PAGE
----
Why do many Ashkenazic congregations repeat (at least a portion of) the last verse (Devarim 25:19) of Parashat Zachor twice, once saying "zeikher" and the other "zekher" (flipping the first vowel from tzeirei to segol)? What is the underlying argument between the two pronunciations and how should one deal with this issue?
Essentially, a mistaken edition of the Radak was popular for a short time, leading to various changes by overzealous grammarians and confusing two very influential rabbis. See the extensive (hundreds of manuscripts/editions surveyed) documentation of Dr. Yitzchak/Jordan Penkower in Iyyunei Miqra uFarshanut, vol. 4, Bar Ilan University Press, 1997, greatly summarized (with a few of my own small additions) below.
Every single old Tiberian manuscript of Tanakh (including Aleppo) has 5 dots (ie. Tzeirei-Segol "Zeikher", as opposed to 6 dots Segol-Segol "Zekher") in every instance of זכר in Tanakh. We even have master masorete Ben Asher confirming that in his Dikdukei HaTaamim. Moreover, the vast majority of medieval manuscripts have 5 dots in every instance, and in particular the manuscripts which generally conform to the traditional Tiberian text and are generally free from errors. (The manuscripts that have 6 dots in any instances are generally those with many other mistakes and often from areas where Tzere and Segol were pronounced the same.)
תמחה את זכר עמלק בשש נקודות אבל לזכר קדשו בחמש נקודות, ולית כוותיה, כן הוא במקצת ספרים, ובמקצת ספרים כל זכר בחמש נקודות.
[The ZKR in] "Timcheh Et ZKR Amalek" (Deuteronomy 25:19) [is written] with 6 dots, but [the ZKR in] "LeZKR Kodsho" (Psalms 30:5 and/or 97:12) [is written] with 5 dots, and there is none other like it, so it is in some books, and in some books all ZKR [is written] with 5 dots.
Whatever the former manuscript was (and we have no (!) surviving manuscript which exactly matches the first opinion, however you understand it, nor any manuscript which has a לית designation on the word ZKR (nor is any such designation brought in R Meir Abulafia's extensive and influential Masoret Syag LaTorah)), the overwhelmingly dominant practice in medieval times was like the latter opinion (which it seems Radak eventually preferred, citing only it in his later work Eit Sofer), which matches the traditional Masorah. This follows through to the great late 16th century masoretic scholars Rs Menachem De Lonzano (who doesn't even bother to comment on the word (Ohr Torah)) and Yedidya Norzi (who uses 5 dots and implies there are no dissenters (Minchat Shai)). Such is still the exclusive text in Sephardic and Yemenite communities.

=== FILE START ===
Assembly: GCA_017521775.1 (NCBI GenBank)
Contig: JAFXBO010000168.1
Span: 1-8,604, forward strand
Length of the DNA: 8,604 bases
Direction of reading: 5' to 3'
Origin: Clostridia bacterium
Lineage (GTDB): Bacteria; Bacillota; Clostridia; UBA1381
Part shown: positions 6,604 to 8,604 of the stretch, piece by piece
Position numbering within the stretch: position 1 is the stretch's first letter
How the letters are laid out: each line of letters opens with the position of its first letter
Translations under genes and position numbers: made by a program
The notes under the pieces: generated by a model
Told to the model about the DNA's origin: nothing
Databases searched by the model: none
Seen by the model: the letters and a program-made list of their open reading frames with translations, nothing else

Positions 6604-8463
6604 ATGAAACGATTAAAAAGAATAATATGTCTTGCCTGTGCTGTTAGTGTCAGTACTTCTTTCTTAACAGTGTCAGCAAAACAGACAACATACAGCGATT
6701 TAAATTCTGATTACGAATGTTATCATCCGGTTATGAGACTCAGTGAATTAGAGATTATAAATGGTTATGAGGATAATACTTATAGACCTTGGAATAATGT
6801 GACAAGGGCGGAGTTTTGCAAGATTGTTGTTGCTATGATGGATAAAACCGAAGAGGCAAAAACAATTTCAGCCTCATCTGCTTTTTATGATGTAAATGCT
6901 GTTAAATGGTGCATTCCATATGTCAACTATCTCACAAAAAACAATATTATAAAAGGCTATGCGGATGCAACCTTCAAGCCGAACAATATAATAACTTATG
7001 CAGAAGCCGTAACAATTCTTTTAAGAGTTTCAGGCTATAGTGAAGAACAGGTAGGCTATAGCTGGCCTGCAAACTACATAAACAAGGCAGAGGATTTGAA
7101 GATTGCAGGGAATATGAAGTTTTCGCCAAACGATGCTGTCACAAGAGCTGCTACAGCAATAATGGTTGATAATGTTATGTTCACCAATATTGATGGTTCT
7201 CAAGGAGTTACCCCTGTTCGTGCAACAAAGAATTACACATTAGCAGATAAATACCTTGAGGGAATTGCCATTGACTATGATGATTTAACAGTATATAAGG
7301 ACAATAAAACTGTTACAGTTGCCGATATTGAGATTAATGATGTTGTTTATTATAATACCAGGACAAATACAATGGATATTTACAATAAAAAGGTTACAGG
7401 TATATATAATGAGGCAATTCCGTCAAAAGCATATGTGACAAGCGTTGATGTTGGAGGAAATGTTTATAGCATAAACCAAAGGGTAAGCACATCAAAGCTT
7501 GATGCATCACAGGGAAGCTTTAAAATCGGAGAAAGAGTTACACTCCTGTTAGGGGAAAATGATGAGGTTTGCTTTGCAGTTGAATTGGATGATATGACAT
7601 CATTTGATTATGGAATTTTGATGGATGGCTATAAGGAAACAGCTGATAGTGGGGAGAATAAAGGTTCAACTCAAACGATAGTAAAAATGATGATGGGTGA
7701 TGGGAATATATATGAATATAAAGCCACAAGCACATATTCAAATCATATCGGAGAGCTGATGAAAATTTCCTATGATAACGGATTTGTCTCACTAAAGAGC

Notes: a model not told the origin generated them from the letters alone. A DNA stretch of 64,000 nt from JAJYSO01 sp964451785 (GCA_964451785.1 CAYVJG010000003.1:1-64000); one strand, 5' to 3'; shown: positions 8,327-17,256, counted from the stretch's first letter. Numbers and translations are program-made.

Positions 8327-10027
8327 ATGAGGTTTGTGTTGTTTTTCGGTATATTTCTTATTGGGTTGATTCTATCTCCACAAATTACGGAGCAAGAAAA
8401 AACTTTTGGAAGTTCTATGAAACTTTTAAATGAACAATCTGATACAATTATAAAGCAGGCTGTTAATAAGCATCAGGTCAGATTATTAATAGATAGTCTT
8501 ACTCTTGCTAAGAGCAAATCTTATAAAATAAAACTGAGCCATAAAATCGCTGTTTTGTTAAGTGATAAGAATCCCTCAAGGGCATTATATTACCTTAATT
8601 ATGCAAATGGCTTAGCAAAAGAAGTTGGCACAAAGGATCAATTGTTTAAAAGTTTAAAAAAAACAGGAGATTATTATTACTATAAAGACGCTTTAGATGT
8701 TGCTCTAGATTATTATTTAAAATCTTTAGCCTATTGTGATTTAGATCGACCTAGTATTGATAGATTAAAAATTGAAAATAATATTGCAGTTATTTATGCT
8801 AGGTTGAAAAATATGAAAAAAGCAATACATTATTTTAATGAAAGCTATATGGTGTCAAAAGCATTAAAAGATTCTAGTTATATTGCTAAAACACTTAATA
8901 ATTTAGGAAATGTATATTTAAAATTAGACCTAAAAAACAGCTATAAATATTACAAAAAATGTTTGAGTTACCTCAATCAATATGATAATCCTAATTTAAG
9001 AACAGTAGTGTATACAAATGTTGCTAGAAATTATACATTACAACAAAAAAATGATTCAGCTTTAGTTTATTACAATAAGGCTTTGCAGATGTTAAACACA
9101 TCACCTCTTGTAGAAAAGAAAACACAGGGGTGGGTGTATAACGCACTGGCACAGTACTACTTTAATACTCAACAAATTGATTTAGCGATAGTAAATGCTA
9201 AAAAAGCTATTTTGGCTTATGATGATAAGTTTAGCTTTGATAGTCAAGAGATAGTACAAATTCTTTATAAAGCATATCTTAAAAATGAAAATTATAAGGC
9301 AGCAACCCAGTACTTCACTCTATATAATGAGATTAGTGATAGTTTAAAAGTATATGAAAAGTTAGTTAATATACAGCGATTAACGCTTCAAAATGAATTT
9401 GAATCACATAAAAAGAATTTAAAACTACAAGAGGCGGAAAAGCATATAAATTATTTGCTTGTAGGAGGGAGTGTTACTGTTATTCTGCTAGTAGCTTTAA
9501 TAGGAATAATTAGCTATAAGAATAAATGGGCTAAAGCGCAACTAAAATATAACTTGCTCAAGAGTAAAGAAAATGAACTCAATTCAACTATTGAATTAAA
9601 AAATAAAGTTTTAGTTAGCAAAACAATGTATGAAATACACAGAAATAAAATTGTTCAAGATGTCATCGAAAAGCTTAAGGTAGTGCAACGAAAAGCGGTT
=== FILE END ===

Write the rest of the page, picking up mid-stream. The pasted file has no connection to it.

Now, it so happens that in the two most popular editions of Radak available in Europe in the 16th-19th centuries, the end of his remark is truncated (finishing with "כוותיה like it"). Suddenly, the editor of the first printed Ashkenazi Siddur (R Shabti Sofer ~1615) decides that the "Radak" must be right, and every ZKR should have 6 dots except in the phrases LeZKR Kodsho (link see notes to Berakha Mei'ein Sheva'). Then another printer (R SZ Henau) decides really Radak's opinion was that every זכר except Deuteronomy 25:19 should have 5 dots (this is a reasonable read of Radak since לית כוותיה is singular and is the standard way of denoting a single exception; however, evidence from the Mikhlol suggests Radak intended the former read). Then R Yaakov Emden writes that he doesn't understand the fuss above since his edition of Radak (like a couple manuscripts (which clearly skipped from one בחמש נקודות to the next) and like the editio princeps) ended even earlier such that there is no phrase לית כוותיה to refer back to Deuteronomy 25:19, and thus his Siddur only has 6 dots. Then someone uncovers that the controversial first edition Mikraot Gedolot (1517, ed. F. Pratensis) has 6 dots in Exodus 17:14 (this typo had already been corrected in the second "Ben Hayyim" edition ~8 years later and the third edition ~15 years later) but not Deuteronomy 25:19 (it's similarly mixed for other instances in Tanakh). So Chumashim like that get printed too. (Peri Megadim (OC EA 142:1) observes that "most books have it [that way]" and indeed in the 18th century ~40% of printings had that, though in the 17th century it was <10% and by the 19th century it was virtually 0%. Because this version remains strong in some circles, I want to point out that the text above that it's based on is so full of errors that you can see another one just in the pictures above: it should say מִכָּל־אֹ֨יְבֶ֜יךָ). As is clear, by the end of the 18th century you had most any variation floating around. (Nowadays Artscroll Siddurim have 5 dots everywhere but Psalms 145:7, which is unlike any opinion above. You can even find Siddurim (ex. the pocket version of this that I have on my shelf) that print Psalms 145:7 differently in Shacharit and Mincha!)